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Navy's new VLF Radar Station project in Telangana of national importance, safe for people near site: Sources

The Indian Navy contends that the site selection underwent scientific evaluation, environmental impact assessments, and strict compliance with safety standards. Sources assert that the project is crucial for national security and aims to balance strategic needs with environmental preservation

Indian Navy VLF Communication Station project in Telangana of national importance, safe for people near site: Sources
First Published Apr 8, 2024, 4:08 PM IST

Claims that the Indian Navy's second state-of-the-art Very Low Frequency (VLF) Communication Station in the Vikarabad district of Telangana could have ill effects, either on humans or on the flora-fauna of the area, sources have told Asianet Newsable. According to sources, ever since news broke out of the project, a few misconceptions were being reported with respect to the radiation and its effect on the flora-fauna of the area. 

The Indian Navy, based on the experience of operating a similar station in Tamil Nadu, clearly brought out in its presser a few weeks ago that they fully understand the apprehensions of the local populous and assured that there are no observed ill-effects, either in humans or on the flora-fauna of the area, sources said.

Professor K. Purushottam Reddy, an environmentalist affiliated with the Damagudem Forest Protection Committee, clarified the committee's stance regarding the Indian Navy project. He emphasized that their concern is not directed against the Indian Navy project itself but rather its proposed location within a forest area containing more than 1.2 million trees of various sizes.

Furthermore, Reddy highlighted that Damagudem is situated in the Anantagiri hill range, marking the origin of the River Musi, a tributary of the Krishna River. He underscored the historical significance of the River Musi, which has served as a vital water source for over a century, notably supplying water to the Osman Sagar reservoir on the outskirts of Hyderabad. Reddy expressed apprehension that the radiation emitted from the radar station could potentially impact the quality of the river water, raising concerns about its long-term environmental implications.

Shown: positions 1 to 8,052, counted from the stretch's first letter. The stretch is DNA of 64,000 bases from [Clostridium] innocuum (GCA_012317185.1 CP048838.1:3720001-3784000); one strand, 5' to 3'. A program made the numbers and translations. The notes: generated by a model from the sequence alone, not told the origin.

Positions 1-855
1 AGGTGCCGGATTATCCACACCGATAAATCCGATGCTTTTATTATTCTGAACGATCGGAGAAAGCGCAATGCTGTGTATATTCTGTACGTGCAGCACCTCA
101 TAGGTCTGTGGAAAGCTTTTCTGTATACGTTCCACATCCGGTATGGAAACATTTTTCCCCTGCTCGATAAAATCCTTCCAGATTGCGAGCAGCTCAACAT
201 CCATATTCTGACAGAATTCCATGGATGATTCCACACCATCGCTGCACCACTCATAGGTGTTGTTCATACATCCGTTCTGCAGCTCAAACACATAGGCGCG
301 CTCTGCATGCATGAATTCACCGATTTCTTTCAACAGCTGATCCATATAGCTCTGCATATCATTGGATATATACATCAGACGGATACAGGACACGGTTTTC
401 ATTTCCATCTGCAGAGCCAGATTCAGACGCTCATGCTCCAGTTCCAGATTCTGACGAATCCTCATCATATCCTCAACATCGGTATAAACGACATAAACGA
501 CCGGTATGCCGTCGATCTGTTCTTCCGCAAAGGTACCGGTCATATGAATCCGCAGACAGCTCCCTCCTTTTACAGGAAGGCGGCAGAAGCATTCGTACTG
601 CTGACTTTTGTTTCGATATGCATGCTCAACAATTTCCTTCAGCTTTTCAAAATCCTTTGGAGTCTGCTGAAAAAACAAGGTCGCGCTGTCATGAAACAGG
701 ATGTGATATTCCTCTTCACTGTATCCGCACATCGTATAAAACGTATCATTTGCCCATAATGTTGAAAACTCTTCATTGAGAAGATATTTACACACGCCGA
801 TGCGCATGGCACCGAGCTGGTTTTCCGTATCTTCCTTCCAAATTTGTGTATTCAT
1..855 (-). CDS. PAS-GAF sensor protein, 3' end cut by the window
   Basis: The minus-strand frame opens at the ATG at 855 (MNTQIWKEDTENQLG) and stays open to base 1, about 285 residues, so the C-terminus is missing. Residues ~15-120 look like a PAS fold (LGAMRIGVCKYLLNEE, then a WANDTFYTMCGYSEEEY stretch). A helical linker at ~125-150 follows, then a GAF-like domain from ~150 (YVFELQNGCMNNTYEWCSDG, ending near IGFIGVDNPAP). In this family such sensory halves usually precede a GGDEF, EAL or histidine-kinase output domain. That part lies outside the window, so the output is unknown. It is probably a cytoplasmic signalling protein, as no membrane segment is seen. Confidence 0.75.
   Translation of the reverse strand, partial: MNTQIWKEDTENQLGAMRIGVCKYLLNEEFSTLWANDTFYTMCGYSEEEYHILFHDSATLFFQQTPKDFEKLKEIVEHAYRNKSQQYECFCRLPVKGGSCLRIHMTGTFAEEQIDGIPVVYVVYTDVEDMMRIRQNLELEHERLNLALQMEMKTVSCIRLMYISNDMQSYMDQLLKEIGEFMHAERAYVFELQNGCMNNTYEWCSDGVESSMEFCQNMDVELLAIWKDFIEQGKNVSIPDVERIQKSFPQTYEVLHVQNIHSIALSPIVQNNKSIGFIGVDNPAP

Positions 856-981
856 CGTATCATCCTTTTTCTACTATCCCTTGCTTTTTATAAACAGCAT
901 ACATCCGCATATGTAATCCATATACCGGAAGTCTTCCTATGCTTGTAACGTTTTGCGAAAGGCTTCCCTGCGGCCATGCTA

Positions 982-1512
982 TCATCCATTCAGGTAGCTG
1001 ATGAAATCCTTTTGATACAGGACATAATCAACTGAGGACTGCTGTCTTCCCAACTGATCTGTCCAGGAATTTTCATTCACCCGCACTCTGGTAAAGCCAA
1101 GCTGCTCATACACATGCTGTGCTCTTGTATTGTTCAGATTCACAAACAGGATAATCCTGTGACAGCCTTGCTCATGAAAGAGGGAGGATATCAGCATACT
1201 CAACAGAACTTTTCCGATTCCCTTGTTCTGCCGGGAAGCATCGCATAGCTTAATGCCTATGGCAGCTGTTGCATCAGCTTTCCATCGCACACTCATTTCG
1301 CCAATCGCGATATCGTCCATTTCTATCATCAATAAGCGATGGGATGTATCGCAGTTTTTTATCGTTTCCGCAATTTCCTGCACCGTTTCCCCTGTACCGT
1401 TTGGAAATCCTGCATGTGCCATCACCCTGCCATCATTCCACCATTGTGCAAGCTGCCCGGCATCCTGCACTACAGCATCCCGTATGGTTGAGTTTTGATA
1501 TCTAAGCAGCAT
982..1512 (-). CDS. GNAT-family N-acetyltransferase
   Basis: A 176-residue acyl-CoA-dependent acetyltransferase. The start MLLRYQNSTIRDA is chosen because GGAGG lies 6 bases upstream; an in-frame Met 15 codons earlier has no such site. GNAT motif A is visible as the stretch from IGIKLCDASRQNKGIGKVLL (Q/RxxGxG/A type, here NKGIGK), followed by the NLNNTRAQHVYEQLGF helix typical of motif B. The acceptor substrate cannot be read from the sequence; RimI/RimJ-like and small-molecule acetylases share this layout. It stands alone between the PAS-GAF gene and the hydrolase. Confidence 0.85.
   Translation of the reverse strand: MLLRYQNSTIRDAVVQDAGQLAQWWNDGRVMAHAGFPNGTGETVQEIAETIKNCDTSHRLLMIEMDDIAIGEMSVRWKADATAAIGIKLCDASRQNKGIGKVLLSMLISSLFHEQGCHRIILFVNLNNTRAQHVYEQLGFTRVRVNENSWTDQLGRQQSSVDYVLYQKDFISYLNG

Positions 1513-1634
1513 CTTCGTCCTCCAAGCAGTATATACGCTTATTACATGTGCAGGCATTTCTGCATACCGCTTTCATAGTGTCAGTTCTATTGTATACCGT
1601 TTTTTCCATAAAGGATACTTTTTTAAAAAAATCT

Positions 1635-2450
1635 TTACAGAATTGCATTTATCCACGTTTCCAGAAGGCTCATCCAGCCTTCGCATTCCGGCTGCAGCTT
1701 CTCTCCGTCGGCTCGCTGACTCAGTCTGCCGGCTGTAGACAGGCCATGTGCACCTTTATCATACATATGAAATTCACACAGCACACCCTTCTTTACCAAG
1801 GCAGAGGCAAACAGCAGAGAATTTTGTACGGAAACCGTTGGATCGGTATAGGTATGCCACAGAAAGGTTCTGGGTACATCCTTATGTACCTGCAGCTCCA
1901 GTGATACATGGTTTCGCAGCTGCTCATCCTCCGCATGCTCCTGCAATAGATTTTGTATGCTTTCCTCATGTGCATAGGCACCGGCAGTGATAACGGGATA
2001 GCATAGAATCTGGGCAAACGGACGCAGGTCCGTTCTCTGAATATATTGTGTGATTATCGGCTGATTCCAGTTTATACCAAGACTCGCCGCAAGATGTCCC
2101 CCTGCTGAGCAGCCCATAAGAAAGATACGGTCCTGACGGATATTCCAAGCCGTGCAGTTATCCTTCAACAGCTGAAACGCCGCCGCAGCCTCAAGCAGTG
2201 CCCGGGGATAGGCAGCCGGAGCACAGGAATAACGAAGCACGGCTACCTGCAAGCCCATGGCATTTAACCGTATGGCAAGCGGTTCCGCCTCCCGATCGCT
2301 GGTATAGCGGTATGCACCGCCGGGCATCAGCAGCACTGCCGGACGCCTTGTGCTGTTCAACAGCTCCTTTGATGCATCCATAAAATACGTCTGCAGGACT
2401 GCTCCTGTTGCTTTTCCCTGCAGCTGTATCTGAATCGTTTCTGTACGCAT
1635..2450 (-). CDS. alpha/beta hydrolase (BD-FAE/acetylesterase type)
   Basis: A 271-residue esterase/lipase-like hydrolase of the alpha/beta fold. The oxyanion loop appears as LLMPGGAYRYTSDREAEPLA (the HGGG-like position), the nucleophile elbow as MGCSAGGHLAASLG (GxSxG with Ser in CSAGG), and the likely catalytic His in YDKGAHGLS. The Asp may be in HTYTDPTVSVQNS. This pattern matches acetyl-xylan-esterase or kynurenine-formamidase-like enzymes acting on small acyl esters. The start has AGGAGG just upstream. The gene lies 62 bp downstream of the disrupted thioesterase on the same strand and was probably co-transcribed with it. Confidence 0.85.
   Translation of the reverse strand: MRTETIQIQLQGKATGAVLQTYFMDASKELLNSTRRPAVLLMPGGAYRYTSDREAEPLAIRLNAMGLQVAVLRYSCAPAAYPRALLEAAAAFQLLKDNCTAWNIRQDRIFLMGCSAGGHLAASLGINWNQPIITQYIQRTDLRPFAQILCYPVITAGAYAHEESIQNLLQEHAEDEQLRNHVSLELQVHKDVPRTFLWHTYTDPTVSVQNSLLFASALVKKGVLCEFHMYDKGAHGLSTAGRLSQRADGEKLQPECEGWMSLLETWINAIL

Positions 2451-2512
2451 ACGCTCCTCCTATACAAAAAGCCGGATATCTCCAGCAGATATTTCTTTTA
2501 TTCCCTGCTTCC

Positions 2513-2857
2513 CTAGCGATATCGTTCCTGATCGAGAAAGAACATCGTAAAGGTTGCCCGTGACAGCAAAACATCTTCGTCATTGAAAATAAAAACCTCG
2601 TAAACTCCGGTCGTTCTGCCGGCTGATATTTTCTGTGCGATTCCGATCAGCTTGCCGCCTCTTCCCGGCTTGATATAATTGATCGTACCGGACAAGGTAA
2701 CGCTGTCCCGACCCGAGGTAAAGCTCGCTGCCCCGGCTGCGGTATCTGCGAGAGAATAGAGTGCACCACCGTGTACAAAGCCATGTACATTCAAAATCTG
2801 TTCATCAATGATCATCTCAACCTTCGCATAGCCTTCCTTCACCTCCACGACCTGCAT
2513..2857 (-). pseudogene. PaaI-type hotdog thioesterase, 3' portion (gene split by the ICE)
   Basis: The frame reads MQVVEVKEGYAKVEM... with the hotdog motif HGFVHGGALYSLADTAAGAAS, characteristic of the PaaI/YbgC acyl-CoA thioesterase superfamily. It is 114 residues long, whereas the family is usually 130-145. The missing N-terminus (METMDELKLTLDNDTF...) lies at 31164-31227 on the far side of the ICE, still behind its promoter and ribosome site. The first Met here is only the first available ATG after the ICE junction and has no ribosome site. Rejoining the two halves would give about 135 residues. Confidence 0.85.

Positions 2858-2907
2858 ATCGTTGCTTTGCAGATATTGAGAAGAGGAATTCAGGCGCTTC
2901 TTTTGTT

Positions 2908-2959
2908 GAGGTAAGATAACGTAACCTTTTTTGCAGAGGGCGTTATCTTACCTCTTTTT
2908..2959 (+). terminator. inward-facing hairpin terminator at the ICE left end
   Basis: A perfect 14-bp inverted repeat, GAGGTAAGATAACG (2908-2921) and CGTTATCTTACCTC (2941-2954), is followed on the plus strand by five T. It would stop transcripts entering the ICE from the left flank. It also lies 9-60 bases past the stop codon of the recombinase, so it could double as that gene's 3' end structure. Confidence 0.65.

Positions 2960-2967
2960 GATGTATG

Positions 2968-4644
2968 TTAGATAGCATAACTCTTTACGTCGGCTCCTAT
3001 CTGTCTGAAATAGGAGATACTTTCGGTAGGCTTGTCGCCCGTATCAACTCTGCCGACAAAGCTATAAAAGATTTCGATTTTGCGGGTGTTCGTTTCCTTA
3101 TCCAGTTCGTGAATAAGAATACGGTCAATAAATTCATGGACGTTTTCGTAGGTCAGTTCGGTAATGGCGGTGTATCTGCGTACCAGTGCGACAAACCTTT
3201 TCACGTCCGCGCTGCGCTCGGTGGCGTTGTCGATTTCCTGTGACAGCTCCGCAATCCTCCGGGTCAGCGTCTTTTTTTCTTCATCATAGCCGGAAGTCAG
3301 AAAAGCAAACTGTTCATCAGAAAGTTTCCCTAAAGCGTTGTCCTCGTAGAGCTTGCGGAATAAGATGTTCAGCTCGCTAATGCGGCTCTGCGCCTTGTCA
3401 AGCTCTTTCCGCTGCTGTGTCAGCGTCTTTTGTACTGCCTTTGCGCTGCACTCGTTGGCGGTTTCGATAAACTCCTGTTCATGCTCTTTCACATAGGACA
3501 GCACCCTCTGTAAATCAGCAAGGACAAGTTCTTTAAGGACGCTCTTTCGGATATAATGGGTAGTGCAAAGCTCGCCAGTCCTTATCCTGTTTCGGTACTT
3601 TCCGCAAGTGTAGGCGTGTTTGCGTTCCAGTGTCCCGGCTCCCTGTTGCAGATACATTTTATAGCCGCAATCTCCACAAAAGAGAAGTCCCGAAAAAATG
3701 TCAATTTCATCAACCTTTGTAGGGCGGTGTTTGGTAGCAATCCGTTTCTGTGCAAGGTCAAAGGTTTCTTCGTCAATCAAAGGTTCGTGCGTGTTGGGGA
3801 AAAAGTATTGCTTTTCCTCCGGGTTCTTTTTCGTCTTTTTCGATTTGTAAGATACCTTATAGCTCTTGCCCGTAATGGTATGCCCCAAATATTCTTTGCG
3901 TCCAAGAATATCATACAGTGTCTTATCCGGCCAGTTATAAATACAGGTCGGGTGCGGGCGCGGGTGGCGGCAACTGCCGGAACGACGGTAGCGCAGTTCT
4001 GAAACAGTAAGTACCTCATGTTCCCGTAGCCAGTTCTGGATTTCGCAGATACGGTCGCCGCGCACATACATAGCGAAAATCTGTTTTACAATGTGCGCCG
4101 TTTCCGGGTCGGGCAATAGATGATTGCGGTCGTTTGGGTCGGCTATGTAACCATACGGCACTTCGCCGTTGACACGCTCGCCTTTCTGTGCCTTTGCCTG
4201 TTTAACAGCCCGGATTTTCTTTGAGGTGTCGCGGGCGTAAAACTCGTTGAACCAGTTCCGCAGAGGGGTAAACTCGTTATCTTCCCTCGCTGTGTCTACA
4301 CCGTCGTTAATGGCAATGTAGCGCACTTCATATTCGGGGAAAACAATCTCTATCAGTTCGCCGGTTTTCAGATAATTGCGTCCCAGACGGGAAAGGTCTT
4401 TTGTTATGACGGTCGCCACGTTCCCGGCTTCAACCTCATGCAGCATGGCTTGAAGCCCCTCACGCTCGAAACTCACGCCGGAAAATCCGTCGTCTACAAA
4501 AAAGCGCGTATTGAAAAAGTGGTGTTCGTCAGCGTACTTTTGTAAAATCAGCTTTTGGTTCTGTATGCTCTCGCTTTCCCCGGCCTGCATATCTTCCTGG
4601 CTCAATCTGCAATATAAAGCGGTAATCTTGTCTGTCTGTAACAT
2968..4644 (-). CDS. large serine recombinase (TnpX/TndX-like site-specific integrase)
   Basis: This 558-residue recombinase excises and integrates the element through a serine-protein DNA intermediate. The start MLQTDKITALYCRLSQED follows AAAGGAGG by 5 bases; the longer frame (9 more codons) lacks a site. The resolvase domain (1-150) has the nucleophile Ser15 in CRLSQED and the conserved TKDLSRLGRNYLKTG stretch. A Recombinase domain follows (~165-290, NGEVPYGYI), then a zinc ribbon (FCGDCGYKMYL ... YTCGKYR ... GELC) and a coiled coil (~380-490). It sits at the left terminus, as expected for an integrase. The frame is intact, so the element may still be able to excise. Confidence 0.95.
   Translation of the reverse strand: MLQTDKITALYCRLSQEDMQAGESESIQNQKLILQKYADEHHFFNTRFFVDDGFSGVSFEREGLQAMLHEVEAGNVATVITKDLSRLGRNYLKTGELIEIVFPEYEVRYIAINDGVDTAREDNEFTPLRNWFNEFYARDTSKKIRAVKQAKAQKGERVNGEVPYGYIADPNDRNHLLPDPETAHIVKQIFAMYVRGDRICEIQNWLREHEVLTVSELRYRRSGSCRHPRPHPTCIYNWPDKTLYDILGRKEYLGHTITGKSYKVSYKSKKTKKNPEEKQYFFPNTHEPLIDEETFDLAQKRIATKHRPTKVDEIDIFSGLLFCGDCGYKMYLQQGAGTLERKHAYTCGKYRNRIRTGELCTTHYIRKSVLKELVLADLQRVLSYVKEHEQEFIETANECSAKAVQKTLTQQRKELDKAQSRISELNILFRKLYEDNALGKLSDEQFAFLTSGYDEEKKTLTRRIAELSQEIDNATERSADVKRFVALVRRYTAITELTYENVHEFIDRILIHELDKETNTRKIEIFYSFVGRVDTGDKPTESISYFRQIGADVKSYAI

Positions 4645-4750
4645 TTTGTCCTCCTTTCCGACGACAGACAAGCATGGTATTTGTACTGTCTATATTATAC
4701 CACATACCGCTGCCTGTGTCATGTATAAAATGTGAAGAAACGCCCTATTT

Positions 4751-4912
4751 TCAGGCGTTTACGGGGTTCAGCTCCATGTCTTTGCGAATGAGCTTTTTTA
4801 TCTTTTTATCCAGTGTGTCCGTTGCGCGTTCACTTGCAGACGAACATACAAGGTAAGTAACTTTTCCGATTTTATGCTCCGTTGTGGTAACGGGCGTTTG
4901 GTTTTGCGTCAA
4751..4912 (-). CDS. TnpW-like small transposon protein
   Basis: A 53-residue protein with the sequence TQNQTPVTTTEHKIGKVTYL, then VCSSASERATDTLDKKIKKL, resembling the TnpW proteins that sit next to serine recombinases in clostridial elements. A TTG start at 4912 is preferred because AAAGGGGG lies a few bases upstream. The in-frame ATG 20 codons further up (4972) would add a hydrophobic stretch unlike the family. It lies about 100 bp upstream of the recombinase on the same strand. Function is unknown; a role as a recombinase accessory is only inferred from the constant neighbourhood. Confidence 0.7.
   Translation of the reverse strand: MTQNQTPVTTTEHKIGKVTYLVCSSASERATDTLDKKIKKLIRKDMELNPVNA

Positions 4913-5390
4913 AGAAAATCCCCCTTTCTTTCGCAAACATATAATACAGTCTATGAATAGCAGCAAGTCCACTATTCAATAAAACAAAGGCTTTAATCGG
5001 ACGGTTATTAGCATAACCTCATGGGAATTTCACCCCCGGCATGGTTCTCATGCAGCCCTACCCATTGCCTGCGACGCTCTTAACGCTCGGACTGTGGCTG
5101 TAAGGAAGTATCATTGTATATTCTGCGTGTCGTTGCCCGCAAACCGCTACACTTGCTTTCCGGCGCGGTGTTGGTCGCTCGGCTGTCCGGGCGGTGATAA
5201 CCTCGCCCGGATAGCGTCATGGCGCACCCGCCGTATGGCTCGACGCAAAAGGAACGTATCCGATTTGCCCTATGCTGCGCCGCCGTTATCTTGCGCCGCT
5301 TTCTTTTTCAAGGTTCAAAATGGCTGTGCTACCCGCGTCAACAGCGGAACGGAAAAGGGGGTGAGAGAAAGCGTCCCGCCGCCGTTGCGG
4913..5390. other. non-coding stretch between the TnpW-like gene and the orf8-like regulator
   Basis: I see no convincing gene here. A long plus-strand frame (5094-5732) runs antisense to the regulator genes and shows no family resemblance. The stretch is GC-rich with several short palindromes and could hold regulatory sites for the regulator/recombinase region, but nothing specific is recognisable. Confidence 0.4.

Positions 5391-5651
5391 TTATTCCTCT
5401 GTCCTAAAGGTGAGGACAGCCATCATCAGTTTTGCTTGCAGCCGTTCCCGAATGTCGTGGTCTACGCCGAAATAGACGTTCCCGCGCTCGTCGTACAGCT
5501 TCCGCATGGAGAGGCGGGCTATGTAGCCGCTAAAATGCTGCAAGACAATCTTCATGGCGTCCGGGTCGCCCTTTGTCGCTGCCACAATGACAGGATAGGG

However, the Navy says that the 2900 acres of forest land, part of the Damagundam Reserve Forest, has been chosen after scientific survey. 

The Indian Navy has, over a period of time evolved into an important global naval power and hence the requirement of long-range communication is indispensable. This project has fructified after protracted deliberation spanning more than 10 years. 

The Navy has been operating a similar communication station in Tamil Nadu's Tirunelveli district since 1990. In fact, it is a testimony to the Indian Navy's safety operating standards that about 1800 people have resided in a similar naval station without any ill effects on their health for the past 34 years. 

The extant project has also achieved environmental safety norms by undertaking an Environmental Impact Assessment (EIA) which has been cleared by the Ministry of Environment and Forests (MoEF) while stipulating strict monitoring for compliance, sources said. 

As against the claimed 12 lakh trees, less than 1000 trees are planned to be cut, sources said, adding that more than 50% of the total area would be maintained and fenced as forest land to maintain the biodiversity and ecological balance. 

The afforestation being undertaken in and around Vikarabad is much more than the deforestation in the Damagundam reserve forest, thereby attaining an overall ecological balance in the area. 

The Very Low Frequency (VLF) transmitters operate in a radio frequency band of 3 to 30 KHz with wavelengths from 10 to 100 km and thus are used for long-range communication. An area, affected by these radio signals, is clearly demarcated in the vicinity of the antennae as no entry zone. 

No effect would be felt outside the demarcated area where these waves are completely harmless to human beings and fauna, as is the case with all such transmitters. sources further said. 

This project is of national and strategic importance and is essential to meet the security requirements. The project aims to strike a balance between the Indian Navy's strategic requirements and its alleged impact on the environment. The Indian Armed Forces have wholeheartedly involved and taken the local population along while following all the guidelines for maintaining the ecological balance in their projects across the nation, sources added.

Image Courtesy: jaksti/Flickr

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